The Olympics has brought swimming back into the forefront of sports media. And with it has come a plethora of questions about the circular bruises on Michael Phelps’ back. These perfectly circular bruises are not injuries or anything troublesome. In fact, those bruises are the result of a therapeutic technique called “cupping.”
What is Cupping?
This therapy is not just used by swimmers, but by other elite athletes as well as non-athletes. Cupping is used to manage pain and soreness in the muscles. The technique is not often seen in Western media, simply because it originated in ancient China and is considered an alternative form of therapy. It is favored by elite athletes because relief is felt quickly and it requires no medication.
Small jars, usually made of glass, are heated from the inside with a small flame. The flame extinguishes before it can touch the skin and the glass develops a strong suction on the skin. Oil is placed on the skin to keep it supple during the therapy. The cups are kept in place or moved around the skin, usually for a minimum of five minutes.
Why Do Swimmers Use It?
Cupping is also known as myofascial decompression. It is often used when swimmers have issues with their latissimus dorsi and teres major, especially when they are freestyle swimmers. Cupping provides a release between the muscle and the fascia, so swimmers can lengthen their strokes and speed up their times. During the therapy, swimmers might be asked to gently replicate their strokes to help the fascia release. In most cases, cupping does make a difference in performance.
Along with helping to release fascia and muscle tension, cupping can also be used as a form of relaxation. In this case, cups are placed along the body’s meridian lines. It can help relax the back to relieve soreness and it can also be used to help with emotions and psychological health. It is difficult to think of an uncomfortable therapy actually being relaxing, but cupping, done the right way can be incredibly relaxing despite the discomfort.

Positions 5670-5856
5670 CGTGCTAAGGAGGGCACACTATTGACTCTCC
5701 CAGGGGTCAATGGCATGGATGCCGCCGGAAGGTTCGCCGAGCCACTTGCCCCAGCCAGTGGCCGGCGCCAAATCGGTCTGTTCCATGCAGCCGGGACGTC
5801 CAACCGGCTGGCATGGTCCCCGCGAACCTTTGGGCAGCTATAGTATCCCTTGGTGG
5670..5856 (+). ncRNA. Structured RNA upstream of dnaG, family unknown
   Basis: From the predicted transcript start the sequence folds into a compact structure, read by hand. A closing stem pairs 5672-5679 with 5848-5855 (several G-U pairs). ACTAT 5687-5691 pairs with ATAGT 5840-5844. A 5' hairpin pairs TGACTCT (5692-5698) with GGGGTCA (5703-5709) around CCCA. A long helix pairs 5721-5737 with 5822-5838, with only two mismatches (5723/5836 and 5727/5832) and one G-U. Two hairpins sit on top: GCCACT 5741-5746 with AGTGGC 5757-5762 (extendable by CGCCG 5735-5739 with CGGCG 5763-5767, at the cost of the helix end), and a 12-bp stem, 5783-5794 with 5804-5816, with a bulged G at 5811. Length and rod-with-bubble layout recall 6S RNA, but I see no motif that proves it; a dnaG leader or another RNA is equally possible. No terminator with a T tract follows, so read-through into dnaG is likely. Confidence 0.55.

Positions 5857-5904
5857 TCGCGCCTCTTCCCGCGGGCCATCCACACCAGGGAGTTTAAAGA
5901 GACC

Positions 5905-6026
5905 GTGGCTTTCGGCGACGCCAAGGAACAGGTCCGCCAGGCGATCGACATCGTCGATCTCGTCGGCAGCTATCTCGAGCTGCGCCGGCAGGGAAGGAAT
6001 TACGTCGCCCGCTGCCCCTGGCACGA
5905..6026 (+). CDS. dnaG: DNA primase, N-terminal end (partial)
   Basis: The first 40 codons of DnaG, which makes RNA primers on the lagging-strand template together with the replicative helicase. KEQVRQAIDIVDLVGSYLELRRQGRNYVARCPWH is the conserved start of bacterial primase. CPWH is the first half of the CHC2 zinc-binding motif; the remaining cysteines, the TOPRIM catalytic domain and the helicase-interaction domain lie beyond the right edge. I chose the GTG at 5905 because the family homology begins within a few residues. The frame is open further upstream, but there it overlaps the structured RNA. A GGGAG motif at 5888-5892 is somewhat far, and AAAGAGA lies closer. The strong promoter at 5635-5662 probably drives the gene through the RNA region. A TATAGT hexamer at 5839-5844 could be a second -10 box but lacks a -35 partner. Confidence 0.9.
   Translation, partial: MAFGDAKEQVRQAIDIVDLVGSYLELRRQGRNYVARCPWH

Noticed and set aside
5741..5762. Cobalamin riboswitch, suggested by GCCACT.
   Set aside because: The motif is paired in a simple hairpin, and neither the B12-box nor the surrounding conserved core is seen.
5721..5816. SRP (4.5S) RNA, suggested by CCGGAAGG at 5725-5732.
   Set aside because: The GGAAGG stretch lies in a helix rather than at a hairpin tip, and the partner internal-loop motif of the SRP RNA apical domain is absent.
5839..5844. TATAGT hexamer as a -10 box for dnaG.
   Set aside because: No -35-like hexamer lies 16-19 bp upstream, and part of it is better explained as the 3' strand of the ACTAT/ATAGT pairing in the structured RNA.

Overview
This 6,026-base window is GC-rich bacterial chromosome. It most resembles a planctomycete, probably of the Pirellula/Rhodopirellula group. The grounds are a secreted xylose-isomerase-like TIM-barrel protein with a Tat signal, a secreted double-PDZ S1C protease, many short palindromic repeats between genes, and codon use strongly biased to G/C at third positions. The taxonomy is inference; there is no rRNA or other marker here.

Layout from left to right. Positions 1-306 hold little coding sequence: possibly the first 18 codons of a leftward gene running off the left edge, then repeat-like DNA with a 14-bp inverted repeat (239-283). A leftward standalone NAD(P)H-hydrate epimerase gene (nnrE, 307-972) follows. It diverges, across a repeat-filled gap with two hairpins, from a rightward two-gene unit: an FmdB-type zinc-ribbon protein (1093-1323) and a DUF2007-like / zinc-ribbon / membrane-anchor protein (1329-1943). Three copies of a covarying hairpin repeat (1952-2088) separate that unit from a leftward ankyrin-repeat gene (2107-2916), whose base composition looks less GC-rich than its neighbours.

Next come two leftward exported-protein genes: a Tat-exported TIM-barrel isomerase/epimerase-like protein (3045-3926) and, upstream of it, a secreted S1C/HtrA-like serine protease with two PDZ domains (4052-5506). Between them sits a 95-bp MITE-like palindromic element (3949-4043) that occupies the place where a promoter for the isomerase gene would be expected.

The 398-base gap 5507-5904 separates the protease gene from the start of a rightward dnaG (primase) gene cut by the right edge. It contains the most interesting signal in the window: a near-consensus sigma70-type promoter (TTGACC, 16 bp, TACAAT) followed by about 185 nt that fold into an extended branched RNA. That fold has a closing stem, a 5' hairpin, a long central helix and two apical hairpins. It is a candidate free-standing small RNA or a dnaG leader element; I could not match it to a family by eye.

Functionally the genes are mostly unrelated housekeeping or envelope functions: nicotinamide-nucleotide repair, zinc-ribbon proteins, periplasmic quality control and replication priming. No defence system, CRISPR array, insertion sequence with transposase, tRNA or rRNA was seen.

How Does Cupping Help Swimmers?
Olympic athletes, like Michael Phelps, appreciate the benefits of cupping. Lactic acid can build up after intense races and practices. The cupping can help speed up detoxification in the muscles. It can also relax muscles that are spasming. Inflammation is also decreased with cupping. Even swimmers who are not potential Olympians can benefit from cupping since it increases circulation and drainage in the lymph nodes.
What Precautions Should You Know?
Cupping does have benefits that make it popular with athletes and people who are interested in alternatives to Western medicine. But, there are some cautions that come with it. The cup marks can last up to a week. Since the cups open up the pores, it is recommended to avoid moving in and out of extreme temperatures. Pregnant women should not have cupping performed on the low belly and back. It is also not recommended for people who are taking blood thinning medication or if they have sensitive or damaged skin.
For people who are healthy enough for cupping, the benefits are extraordinary. The relaxation response is like no other. Cupping increases oxygenation, which relieves pressure in the muscles. The
detoxification effects are noticeable – up to four inches deep into the tissues. Range of motion increases as circulation increases to break up any scar tissue and adhesions where injuries have happened.
Cupping is available for people all over the world. It should be performed by a therapist who has been trained. It is also recommended to speak with your doctor before you decide whether or not to try cupping and if it is an appropriate treatment for your physical conditions.